Date
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River
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Difficulty
Cause
Cause Code(s)
Injury Type(s)
Factors Code(s)
Experienced/Inexperienced
Private/Commercial
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Accident Description


A Swim in the Hydraulic at Grumpy, Entrance Rapid, Ocoee, TN

While waiting for my group to set up the shuttle, I walked down the road studying Entrance Rapid. It was different that day because the water was being released through the sluice gate rather than over the top of the dam. I noticed a C-1 boater being endered repeatedly in a keeper hydraulic called Grumpy. It was obvious that he was in trouble. I ran along the road and shouted to another  C-1 boater just upstream of the hole that someone was in it and needed help.

Many people were using the alternate put-in to avoid the crazy water from the unusual release. As I ran toward the victim, who was now swimming, I asked someone carrying a kayak for his rescue rope. “I don’t have one,” he said in away that implied, “why do you need a rescue rope on THIS river?” I ran down to the shore where an open boater was getting ready and asked for his rope. He opened up his saddle and began digging out all kinds of gear.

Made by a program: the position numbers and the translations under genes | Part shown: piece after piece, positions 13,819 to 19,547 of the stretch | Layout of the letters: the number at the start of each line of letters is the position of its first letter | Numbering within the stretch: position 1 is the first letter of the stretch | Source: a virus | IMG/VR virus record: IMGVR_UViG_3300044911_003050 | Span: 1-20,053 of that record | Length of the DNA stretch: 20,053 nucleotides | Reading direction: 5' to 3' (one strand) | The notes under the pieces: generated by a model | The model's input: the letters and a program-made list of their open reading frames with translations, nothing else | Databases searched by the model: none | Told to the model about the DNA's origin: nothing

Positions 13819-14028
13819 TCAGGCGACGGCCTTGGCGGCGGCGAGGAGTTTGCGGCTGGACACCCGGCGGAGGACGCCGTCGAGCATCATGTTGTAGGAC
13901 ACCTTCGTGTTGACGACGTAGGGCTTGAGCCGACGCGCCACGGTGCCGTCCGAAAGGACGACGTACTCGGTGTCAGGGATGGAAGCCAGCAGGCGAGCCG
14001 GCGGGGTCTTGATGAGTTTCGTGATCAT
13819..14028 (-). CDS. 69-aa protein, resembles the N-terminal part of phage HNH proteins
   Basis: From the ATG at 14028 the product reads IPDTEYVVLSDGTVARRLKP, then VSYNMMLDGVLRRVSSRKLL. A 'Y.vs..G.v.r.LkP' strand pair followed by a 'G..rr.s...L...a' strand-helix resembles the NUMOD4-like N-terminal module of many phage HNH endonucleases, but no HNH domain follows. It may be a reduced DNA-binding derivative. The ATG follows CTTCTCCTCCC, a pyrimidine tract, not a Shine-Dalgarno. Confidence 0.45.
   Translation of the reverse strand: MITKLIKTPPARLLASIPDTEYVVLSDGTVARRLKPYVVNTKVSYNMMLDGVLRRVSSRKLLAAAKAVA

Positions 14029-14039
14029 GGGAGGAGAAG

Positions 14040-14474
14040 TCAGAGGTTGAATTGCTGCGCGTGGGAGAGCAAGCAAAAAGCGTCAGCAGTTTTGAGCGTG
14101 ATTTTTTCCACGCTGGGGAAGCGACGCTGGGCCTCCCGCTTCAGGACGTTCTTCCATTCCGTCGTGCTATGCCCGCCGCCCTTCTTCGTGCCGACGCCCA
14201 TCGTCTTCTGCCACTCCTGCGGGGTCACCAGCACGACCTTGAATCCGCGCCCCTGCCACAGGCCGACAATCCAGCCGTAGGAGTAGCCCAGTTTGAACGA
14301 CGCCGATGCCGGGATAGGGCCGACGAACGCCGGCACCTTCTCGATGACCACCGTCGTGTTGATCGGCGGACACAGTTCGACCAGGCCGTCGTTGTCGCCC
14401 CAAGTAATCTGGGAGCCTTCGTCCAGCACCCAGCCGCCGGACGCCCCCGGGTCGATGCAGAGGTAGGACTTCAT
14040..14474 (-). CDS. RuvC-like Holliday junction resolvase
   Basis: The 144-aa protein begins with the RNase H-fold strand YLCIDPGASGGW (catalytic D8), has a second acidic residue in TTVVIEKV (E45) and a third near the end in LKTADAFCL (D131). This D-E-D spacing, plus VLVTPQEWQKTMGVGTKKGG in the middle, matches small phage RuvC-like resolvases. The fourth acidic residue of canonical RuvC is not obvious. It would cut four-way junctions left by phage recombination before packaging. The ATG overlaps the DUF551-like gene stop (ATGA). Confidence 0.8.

“Hurry up,” I screamed, “they guy’s drowning!”

He replied, “Just a minute, I have to get it out!”

By this time the other C-1 had run Grumpy and grabbed the victim as he went by. He was drifting toward us, holding on to the swimmer who was now unconscious. The canoeist waited until they were even with him before throwing the rope. The throw was accurate, but the rescuer couldn’t hold on. Eventually another kayaker was able to help bring the swimmer to shore. The victim was able to walk away.

 AUTHOR: David Hablewitz, in the Tennessee Valley Canoe Club Newsletter 

This rescue brings up several points:

  1. Whitewater is always dangerous, so be prepared for trouble. Rivers like the Ocoee are often viewed to frequent users as just a big playground, with little inherent risk.
  2. You should always carry safety equipment, keep it accessible, and know how to use it. The time you have to help someone may be measured in seconds, not minutes.
  3. Accidents can happen to the best of us. The victim in this case was an Olympic Gold Medalist! He is in excellent physical condition and an expert paddler. The river, unfortunately, didn’t seem to care.